On October 31 and November 1, UMass Boston’s McCormack Graduate School of Policy and Global Studies hosted its biennial international conference, “Conflict Resolution and Global Governance: A New Generation of Ideas,” bringing together graduate students from a variety of fields to present their work and share ideas.
In addition to showcasing graduate student papers, the conference featured keynote addresses by thought leaders and opportunities to network with practitioners, scholars, and fellow students.
Ira A. Jackson, dean of the McCormack Graduate School introduced Nobel Peace Prize winner and Deputy Assistant Secretary of State Jerry White as the keynote speaker. Jackson said, “Jerry is a model exemplar who personifies victim to victor,” referring to White’s rebound from a lost foot and partial leg due to a land mine explosion in Israel to become an insightful government servant who has spent his last thirty years devoted to bringing meaning to his experience.
White gave some honest glimpses into his own non-traditional pathway from preppy Irish Catholic Cohasset to Washington, DC. Calling his South Shore town a “bubble” where he was encouraged to sail, play tennis, and study hard to get into a good school, he acknowledged there was little diversity in his hometown and his lack of global understanding was very apparent when he started college at Brown University.
At Brown, he realized he needed “to catch up quickly” and was curious to learn about other cultures and religions. Enrolling in courses in Judaic studies, his rabbi/professor urged him to go to Jerusalem to learn Hebrew and to walk in the steps of the prophets. At age 20, he took that advice.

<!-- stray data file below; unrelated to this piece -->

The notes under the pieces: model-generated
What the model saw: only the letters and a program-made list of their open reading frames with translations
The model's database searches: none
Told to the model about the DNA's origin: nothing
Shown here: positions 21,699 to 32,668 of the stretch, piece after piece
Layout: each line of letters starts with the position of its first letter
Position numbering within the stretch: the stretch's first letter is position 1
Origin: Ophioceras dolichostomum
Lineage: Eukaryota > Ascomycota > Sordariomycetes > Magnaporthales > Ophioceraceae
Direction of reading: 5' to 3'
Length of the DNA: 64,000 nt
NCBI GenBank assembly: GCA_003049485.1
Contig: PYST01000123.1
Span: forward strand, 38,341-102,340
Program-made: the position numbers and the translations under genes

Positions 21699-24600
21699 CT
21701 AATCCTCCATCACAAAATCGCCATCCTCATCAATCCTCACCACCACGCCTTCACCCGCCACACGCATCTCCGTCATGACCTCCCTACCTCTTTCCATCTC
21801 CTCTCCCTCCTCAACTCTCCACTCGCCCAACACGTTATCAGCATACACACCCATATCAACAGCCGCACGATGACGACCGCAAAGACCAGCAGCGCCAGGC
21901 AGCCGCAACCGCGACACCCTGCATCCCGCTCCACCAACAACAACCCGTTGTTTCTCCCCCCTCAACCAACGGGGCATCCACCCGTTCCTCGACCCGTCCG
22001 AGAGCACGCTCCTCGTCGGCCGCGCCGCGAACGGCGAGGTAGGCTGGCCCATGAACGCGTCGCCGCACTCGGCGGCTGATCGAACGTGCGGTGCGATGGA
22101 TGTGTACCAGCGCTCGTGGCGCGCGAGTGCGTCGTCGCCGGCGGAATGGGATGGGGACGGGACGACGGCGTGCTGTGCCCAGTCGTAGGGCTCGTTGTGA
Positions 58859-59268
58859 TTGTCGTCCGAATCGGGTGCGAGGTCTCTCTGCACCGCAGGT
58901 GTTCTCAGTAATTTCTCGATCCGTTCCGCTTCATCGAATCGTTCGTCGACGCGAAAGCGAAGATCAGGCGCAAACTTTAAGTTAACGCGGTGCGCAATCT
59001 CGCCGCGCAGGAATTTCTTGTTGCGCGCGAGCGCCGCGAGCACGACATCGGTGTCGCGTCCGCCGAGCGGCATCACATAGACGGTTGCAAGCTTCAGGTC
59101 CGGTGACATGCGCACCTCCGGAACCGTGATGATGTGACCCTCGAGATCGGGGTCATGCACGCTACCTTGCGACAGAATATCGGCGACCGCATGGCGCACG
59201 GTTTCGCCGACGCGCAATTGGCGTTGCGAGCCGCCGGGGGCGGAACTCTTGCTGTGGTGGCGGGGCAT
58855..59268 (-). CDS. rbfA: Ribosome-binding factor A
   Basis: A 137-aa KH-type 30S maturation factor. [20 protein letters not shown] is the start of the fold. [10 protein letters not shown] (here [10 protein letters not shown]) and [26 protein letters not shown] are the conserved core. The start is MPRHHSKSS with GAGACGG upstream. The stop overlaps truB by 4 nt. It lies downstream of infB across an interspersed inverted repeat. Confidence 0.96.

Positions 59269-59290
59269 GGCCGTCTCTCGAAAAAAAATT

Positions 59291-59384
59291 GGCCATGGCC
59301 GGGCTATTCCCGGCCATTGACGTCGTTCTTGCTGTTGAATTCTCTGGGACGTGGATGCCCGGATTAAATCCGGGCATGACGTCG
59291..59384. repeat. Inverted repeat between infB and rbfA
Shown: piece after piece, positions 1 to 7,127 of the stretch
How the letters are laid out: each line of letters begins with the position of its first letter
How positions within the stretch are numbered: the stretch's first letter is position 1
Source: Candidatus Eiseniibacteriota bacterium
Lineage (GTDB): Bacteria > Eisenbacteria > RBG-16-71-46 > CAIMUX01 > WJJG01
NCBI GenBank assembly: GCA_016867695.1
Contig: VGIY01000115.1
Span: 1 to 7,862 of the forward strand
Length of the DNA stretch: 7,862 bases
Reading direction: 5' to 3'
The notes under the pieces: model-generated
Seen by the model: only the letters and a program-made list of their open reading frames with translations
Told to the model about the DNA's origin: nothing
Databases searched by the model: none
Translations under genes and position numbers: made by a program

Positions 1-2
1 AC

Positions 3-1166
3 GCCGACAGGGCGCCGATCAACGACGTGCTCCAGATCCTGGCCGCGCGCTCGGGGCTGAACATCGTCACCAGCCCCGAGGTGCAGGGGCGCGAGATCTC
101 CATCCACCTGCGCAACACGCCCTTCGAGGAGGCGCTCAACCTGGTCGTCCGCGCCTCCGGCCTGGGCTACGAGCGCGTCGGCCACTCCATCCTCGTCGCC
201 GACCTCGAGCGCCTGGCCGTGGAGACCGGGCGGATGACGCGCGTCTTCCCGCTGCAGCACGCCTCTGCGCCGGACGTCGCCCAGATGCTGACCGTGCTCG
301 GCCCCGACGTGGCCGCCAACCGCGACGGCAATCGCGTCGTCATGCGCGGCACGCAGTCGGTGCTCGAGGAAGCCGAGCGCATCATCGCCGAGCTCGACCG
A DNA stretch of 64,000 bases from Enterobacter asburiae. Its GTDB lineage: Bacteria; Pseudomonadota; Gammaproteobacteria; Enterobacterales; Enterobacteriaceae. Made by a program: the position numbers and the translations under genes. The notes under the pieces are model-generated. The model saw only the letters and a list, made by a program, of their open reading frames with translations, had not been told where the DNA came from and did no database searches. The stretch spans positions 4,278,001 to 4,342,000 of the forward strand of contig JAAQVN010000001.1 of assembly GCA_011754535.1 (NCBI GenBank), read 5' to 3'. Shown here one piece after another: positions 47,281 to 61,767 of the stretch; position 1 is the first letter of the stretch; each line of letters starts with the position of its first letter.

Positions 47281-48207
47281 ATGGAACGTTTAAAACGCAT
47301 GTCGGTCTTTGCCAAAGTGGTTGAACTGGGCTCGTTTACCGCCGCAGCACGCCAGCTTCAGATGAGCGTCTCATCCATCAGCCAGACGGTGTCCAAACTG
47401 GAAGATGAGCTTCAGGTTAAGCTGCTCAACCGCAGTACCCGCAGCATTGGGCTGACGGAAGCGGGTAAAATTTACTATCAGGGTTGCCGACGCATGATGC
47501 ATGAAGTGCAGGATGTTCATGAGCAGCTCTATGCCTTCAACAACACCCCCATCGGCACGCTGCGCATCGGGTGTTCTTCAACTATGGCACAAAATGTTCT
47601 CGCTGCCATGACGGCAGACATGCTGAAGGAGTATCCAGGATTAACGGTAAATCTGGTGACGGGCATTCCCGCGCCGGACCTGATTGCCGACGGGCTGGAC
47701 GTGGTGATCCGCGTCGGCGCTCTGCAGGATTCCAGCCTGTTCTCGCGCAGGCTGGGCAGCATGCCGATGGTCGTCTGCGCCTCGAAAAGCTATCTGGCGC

There, while hiking in the Golan Heights on Passover break with a few friends, “the world exploded underneath me.” He had stepped on a land mine and his lower right leg was blown off. Encouraged to recuperate back home in Boston hospitals, White chose to stay in Israel because such injuries were “sadly normal there.” He added, “I needed to be around people who understood pain and conflict.”
Spending six months in the hospital outside Tel Aviv, he learned the instincts of recovery and survivorship and better understood the individuals and the nation of Israel.
Looking to build something positive from his ordeal, White chose to dedicate his life to halt the spread of weapons of mass destruction and to build resilience in those affected by violent conflict. To that end, White helped lead the international campaign to ban landmines, earning him the shared 1997 Nobel Prize for Peace.
At the conference, White delivered messages from President Obama and Secretary of State John Kerry. Both acknowledged the need for interfaith dialog to achieve tolerance and understanding.
Looking to the future, White said, “It takes all of us to make a collective difference.” With new tools in advanced analytics and a coherent strategic vision, he called for both affirmative and preventive strategies to address today’s difficult and intricate challenges. Speaking to the faculty and graduate students in the audience, he added, “We need more people like you, inside and outside government and academia, to make a difference in conflict resolution around the world.”